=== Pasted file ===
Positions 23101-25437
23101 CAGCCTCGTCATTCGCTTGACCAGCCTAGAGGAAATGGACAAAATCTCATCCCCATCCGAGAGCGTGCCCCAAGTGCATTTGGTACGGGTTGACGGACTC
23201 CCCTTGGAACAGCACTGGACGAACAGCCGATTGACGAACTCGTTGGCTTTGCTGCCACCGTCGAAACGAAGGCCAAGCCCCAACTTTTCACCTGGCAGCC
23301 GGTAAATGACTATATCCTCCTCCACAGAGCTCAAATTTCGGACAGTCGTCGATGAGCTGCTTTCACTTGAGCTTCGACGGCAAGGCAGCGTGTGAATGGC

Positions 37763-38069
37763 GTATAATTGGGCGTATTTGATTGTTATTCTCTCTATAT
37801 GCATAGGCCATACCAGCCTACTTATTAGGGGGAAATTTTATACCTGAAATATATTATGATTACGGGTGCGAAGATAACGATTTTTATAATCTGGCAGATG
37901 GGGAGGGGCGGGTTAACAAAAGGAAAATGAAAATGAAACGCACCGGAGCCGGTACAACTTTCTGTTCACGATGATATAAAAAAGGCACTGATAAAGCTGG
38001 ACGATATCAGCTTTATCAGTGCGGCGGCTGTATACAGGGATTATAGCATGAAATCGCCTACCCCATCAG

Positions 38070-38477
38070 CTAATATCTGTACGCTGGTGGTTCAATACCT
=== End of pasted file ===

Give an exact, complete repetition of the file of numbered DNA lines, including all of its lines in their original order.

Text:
Positions 23101-25437
23101 CAGCCTCGTCATTCGCTTGACCAGCCTAGAGGAAATGGACAAAATCTCATCCCCATCCGAGAGCGTGCCCCAAGTGCATTTGGTACGGGTTGACGGACTC
23201 CCCTTGGAACAGCACTGGACGAACAGCCGATTGACGAACTCGTTGGCTTTGCTGCCACCGTCGAAACGAAGGCCAAGCCCCAACTTTTCACCTGGCAGCC
23301 GGTAAATGACTATATCCTCCTCCACAGAGCTCAAATTTCGGACAGTCGTCGATGAGCTGCTTTCACTTGAGCTTCGACGGCAAGGCAGCGTGTGAATGGC

Positions 37763-38069
37763 GTATAATTGGGCGTATTTGATTGTTATTCTCTCTATAT
37801 GCATAGGCCATACCAGCCTACTTATTAGGGGGAAATTTTATACCTGAAATATATTATGATTACGGGTGCGAAGATAACGATTTTTATAATCTGGCAGATG
37901 GGGAGGGGCGGGTTAACAAAAGGAAAATGAAAATGAAACGCACCGGAGCCGGTACAACTTTCTGTTCACGATGATATAAAAAAGGCACTGATAAAGCTGG
38001 ACGATATCAGCTTTATCAGTGCGGCGGCTGTATACAGGGATTATAGCATGAAATCGCCTACCCCATCAG

Positions 38070-38477
38070 CTAATATCTGTACGCTGGTGGTTCAATACCT